German automotive giant Daimler has relocated its regional centre for commercial vehicles from Tokyo to Singapore.
The move "brings us closer to our customers" in South-east Asia, said board member Wolfgang Bernhard, at the opening of the office here yesterday.
The outfit, in Jurong East's Westgate, oversees 18 markets in the region. It will be staffed by 52 people, more than four times the number previously in Tokyo. It is one of six regional centres Daimler is setting up to decentralise functions previously headquartered in Stuttgart, Tokyo and Portland.
Mr Bernhard said: "This business is different from the passenger car business. People don't show up at a coffee place with a 50-tonne truck."
He said that being located nearer to customers is vital. "Tokyo is too far away. We need to be closer to the market."
Daimler sold 40,000 trucks, buses and vans in the region last year, accounting for 17.8 per cent of the total commercial vehicle market. Vehicles from Mitsubishi Fuso - which Daimler has owned since 2003 - made up the bulk of sales.
Mr Bernhard would not disclose sales targets, but said: "We have 50 per cent market share in Indonesia, and 1 per cent in Vietnam. Why can't we have 50 per cent in Vietnam, too?"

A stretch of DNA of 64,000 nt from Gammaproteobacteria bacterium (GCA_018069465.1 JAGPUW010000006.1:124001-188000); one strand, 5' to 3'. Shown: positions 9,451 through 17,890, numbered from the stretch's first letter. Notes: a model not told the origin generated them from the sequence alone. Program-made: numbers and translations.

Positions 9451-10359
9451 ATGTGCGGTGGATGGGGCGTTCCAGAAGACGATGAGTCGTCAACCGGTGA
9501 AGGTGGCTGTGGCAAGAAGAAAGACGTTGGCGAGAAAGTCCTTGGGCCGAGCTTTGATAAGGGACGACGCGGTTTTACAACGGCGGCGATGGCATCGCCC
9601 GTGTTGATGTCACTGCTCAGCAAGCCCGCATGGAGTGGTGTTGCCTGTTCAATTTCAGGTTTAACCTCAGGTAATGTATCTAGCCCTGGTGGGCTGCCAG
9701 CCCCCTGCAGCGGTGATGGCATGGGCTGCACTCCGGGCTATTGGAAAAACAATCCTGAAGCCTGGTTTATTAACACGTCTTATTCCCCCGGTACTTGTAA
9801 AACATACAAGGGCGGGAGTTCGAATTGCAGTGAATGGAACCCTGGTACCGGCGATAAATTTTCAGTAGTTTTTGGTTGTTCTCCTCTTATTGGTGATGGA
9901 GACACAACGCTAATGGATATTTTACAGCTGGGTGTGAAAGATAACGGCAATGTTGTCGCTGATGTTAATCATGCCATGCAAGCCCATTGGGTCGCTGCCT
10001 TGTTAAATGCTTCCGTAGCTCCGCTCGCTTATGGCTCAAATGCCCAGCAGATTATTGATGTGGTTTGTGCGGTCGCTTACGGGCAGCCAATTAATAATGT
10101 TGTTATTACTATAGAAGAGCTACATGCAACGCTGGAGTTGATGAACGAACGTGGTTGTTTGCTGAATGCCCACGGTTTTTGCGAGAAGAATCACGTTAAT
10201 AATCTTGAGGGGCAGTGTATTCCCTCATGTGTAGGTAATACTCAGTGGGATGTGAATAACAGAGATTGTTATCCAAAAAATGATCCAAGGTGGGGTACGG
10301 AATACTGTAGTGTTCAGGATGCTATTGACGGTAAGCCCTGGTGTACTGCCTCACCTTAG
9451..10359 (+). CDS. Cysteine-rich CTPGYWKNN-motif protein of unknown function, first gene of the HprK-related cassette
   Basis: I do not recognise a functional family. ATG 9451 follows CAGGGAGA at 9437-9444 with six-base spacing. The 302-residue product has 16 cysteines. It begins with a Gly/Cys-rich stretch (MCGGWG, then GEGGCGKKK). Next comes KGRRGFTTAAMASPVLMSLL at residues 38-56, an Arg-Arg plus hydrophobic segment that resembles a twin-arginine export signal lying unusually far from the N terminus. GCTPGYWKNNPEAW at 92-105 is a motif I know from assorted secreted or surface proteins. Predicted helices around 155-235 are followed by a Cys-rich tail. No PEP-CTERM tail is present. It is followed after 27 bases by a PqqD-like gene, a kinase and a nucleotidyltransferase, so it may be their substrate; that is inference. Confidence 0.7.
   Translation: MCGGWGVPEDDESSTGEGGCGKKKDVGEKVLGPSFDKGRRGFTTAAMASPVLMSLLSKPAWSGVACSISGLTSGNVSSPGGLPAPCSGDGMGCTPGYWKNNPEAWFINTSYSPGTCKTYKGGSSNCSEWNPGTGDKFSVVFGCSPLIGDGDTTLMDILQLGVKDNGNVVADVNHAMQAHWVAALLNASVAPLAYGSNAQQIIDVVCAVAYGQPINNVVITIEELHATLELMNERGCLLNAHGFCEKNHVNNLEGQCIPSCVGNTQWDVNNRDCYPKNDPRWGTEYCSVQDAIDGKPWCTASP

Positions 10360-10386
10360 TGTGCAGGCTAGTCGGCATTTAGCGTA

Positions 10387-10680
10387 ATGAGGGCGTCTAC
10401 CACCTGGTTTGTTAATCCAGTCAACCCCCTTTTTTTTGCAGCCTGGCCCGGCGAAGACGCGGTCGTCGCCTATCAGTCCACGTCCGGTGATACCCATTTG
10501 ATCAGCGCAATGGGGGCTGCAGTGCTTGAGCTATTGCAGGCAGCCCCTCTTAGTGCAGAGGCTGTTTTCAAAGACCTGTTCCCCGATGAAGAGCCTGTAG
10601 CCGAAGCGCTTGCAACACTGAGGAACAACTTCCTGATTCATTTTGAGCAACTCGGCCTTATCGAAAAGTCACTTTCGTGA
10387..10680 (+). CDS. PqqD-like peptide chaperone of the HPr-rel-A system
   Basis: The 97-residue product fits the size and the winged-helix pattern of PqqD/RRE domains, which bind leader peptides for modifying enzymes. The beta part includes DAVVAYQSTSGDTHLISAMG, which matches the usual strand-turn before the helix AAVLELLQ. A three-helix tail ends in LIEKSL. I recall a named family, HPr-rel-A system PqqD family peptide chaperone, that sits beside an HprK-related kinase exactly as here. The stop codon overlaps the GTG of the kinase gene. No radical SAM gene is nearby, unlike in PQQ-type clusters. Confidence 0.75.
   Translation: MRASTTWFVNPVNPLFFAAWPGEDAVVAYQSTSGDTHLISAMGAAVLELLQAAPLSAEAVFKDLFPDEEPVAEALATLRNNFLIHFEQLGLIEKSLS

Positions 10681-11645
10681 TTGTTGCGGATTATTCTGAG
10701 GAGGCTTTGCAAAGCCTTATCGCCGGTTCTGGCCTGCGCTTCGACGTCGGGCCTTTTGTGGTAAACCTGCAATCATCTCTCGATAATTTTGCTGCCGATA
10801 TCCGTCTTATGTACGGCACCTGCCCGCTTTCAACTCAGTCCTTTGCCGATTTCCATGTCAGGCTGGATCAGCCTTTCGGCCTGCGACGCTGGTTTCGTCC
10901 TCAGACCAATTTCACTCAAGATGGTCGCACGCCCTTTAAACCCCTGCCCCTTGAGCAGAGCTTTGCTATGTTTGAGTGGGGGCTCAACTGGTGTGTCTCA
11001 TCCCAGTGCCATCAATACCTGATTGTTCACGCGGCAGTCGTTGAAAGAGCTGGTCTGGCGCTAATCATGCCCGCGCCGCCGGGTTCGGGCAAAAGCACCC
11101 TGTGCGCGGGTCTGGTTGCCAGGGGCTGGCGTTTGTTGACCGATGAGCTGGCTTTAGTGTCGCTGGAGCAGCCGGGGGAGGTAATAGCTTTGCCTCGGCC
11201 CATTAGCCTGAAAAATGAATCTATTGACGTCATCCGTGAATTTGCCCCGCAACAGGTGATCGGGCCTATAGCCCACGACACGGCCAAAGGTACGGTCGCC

He noted that the region is rich with potential.
"There are 600 million people here, and half are below 30... And with a projected gross domestic product growth rate of 5 per cent.
"The world economy may not be doing that good now, and commodity prices are depressed. But we expect prices to come back."
Daimler sold 851,000 vans, trucks and buses last year, 3.3 per cent more than in 2014. They include the Mercedes-Benz, Fuso and Freightliner brands. In the same period, earnings before interest and taxes improved by 32.6 per cent to €3.88 billion (S$5.9 billion). The most profitable was the vans division, where sales margin rose from 6.4 per cent in 2014 to 8.1 per cent.
Overall, South-east Asia accounts for less than 5 per cent of Daimler's total commercial vehicle sales.
The new regional centre in Singapore will be headed by Mr Kay-Wolf Ahlden, who has been with Daimler since 1985 and has had postings in the United States, Argentina and Brazil.
Yesterday, Daimler delivered the 1,000th Citaro bus to Singapore. Mr Bernhard said Singapore has the largest fleet of Citaro city buses. The low-floor wheelchair-accessible bus will join Singapore's maiden fleet of government-contracted buses.